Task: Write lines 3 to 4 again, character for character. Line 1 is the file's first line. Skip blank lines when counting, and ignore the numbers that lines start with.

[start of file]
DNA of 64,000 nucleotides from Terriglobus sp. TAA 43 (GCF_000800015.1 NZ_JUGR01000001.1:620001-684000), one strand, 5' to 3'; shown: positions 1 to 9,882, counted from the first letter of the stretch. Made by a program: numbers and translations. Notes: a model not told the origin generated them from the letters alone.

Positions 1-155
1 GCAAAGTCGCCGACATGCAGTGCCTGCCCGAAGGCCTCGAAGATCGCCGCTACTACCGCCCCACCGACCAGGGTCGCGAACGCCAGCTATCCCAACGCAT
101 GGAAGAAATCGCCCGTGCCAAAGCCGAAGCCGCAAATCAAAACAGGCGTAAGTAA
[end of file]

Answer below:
1 GCAAAGTCGCCGACATGCAGTGCCTGCCCGAAGGCCTCGAAGATCGCCGCTACTACCGCCCCACCGACCAGGGTCGCGAACGCCAGCTATCCCAACGCAT
101 GGAAGAAATCGCCCGTGCCAAAGCCGAAGCCGCAAATCAAAACAGGCGTAAGTAA